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MP talk

The global security environment has been changing rapidly during the past decades. Climate change, the rise of terrorism, and the COVID-19 pandemic, among other forces, have substantially shaped our current state of security. These recent changes in global security and stability also affect Finland’s own security environment.

 I was born in 1967. Thus I can still remember the state of global security during the years of the Cold War. Back then, the world was globally divided into two competing coalitions. Fierce competition between the Western Bloc led by the USA and the Eastern Bloc led by the USSR developed tensions and increased security concerns all around the world.

 After the collapse of the Soviet Union co-operation and interdependence became the keywords of the new post-Cold War era. During the 1990s the approach of international relations was shifted to a more inclusive and open dialogue between countries. For Europe, the end of the competition between West and East was a great relief.

Unfortunately, the willingness to co-operate didn’t continue in world politics after the Cold War. Again, we have seen signs of returning to the old power-play between influential global actors such as the USA, China, and Russia. These countries desire to look inward and to exercise power in world politics. This has created tensions that can have serious consequences for global stability and the state of security.

Now, thirty years after the fall of the Berlin Wall, we live in a very different global security environment. However, one matter that has not changed during these years is a strong need for global, regional, and local co-operation between countries. Now, more than ever, we need to find common solutions to common security challenges.

 Since the end of World War II, Finland has based its foreign and security policy on strong, independent national defense and co-operation pursued within the European Union and by the Nordic countries. Finland has also formed partnership agreements with NATO without being a full member of the organization.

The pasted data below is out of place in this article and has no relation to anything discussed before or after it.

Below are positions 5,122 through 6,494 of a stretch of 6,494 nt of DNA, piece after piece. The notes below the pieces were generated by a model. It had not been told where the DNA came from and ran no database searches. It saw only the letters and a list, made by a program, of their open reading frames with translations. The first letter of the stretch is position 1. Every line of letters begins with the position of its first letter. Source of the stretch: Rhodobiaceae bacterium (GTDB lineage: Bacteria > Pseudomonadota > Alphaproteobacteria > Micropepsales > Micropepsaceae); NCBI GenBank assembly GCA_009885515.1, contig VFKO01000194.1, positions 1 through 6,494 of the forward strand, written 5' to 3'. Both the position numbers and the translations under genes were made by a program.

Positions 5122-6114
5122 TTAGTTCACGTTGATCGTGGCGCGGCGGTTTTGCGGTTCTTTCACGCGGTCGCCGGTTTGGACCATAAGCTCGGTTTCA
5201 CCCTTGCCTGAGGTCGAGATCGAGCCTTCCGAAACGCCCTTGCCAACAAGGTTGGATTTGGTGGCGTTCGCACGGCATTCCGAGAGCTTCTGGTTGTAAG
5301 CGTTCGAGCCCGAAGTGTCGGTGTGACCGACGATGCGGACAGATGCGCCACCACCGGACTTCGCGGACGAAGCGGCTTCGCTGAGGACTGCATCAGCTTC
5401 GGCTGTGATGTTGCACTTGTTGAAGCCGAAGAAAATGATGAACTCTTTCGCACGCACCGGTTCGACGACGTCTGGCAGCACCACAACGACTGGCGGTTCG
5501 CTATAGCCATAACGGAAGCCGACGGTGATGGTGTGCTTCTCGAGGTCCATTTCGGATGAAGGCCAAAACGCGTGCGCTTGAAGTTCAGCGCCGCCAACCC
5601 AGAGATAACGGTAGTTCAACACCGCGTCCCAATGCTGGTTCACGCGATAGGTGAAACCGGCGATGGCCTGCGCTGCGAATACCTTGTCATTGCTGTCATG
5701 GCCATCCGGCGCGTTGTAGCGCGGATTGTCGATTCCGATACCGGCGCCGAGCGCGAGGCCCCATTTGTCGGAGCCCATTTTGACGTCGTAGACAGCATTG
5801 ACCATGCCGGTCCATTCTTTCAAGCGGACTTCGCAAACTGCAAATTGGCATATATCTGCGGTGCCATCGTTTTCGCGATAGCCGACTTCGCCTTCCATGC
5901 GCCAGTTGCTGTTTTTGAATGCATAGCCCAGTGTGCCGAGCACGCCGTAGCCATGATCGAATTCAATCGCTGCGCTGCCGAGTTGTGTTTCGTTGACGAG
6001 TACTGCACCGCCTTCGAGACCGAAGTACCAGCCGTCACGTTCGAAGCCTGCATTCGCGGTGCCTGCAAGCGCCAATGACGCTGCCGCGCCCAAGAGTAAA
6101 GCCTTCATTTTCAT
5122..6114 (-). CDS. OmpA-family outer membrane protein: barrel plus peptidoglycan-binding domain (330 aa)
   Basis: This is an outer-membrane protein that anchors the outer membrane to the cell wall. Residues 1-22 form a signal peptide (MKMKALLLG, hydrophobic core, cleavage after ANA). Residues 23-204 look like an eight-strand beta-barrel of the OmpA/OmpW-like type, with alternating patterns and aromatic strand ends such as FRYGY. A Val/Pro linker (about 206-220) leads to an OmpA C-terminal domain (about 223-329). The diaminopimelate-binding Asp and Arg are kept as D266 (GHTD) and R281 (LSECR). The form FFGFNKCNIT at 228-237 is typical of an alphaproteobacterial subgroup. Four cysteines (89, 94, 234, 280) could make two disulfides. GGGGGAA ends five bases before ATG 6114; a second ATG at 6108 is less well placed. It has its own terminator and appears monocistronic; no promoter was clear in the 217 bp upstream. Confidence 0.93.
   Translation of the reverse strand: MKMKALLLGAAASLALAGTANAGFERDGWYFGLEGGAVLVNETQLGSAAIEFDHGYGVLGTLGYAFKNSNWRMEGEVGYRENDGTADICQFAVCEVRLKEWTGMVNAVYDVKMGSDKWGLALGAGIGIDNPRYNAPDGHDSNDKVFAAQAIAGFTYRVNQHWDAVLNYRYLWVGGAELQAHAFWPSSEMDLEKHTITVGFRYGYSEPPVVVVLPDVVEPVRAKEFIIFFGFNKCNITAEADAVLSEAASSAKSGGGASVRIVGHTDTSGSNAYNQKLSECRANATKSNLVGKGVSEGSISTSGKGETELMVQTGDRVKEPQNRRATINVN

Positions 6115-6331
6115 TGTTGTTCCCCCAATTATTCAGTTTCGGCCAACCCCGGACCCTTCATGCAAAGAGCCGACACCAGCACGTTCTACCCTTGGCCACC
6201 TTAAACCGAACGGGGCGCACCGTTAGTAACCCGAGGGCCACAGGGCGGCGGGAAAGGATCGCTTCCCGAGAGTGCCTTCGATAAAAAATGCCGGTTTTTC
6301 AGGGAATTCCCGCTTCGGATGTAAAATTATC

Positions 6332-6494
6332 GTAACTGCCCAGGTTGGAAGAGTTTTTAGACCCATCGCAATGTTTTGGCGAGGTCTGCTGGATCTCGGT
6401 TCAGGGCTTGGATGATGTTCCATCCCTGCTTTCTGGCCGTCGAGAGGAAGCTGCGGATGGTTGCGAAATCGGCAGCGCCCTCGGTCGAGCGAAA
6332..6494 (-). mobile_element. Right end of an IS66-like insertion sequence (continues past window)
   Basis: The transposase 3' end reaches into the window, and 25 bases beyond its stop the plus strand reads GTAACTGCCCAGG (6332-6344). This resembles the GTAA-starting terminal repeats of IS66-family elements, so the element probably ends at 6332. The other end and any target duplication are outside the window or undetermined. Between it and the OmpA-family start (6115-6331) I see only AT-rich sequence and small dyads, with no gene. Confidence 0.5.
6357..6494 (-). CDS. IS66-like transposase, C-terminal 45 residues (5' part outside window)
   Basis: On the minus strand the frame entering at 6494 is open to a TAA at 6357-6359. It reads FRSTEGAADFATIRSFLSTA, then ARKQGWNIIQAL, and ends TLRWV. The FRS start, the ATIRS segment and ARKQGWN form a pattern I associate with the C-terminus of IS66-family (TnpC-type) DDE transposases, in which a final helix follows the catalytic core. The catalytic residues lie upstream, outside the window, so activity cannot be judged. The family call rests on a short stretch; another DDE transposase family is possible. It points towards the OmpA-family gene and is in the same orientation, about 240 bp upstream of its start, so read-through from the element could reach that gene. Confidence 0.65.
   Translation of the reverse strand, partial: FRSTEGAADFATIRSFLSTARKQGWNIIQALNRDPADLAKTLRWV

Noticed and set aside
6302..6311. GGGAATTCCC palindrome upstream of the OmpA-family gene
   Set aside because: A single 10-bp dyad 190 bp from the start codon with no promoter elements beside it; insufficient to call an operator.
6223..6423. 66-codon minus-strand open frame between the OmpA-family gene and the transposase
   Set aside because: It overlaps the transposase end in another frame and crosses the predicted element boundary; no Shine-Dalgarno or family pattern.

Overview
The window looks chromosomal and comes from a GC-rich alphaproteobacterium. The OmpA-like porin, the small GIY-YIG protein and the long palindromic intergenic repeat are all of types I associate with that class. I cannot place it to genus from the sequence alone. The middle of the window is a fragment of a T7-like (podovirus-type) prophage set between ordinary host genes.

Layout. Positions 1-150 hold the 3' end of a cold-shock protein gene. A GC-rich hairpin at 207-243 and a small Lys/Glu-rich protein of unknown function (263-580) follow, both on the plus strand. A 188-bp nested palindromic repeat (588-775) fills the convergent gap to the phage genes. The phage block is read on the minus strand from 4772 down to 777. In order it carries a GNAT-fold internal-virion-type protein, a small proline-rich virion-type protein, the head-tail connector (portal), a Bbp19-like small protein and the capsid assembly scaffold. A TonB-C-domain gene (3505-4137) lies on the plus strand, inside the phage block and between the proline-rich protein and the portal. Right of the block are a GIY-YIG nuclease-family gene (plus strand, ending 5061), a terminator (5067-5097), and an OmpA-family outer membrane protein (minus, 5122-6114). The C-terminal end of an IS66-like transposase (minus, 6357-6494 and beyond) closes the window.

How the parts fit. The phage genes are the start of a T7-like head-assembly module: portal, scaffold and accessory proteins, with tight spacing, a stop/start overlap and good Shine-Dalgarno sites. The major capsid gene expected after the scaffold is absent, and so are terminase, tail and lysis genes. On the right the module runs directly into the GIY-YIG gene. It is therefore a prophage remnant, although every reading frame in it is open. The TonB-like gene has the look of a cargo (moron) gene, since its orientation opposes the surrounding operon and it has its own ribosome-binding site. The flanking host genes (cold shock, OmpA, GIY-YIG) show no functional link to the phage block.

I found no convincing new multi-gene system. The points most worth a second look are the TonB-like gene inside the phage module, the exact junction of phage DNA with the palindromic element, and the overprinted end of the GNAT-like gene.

For Finland, it is essential that our foreign and security policies are based on mutual understanding and dialogue. As a small Northern country, we can play key role in advancing a peaceful co-operation between countries tackling new security threats. This means taking an active role in European and global policymaking.

 From Finland’s perspective, the deteriorating political climate in the Arctic region and in the Baltic Sea are examples in which we need deeper co-operation. By working together, we can reduce tensions and uncertainty in these important regions near Finland. This should be a shared goal for all countries in these regions.


Mika Kari

Member of Parliament (Social Democratic Party of Finland)

Chairman of the Intelligence Oversight Committee

This article was written for MP Talk, a regular column from the Helsinki Times in which Members of The Finnish Parliament contribute their thoughts and opinions. All opinions voiced are entirely those of the contributor and do not necessarily reflect the viewpoints of the Helsinki Times. 

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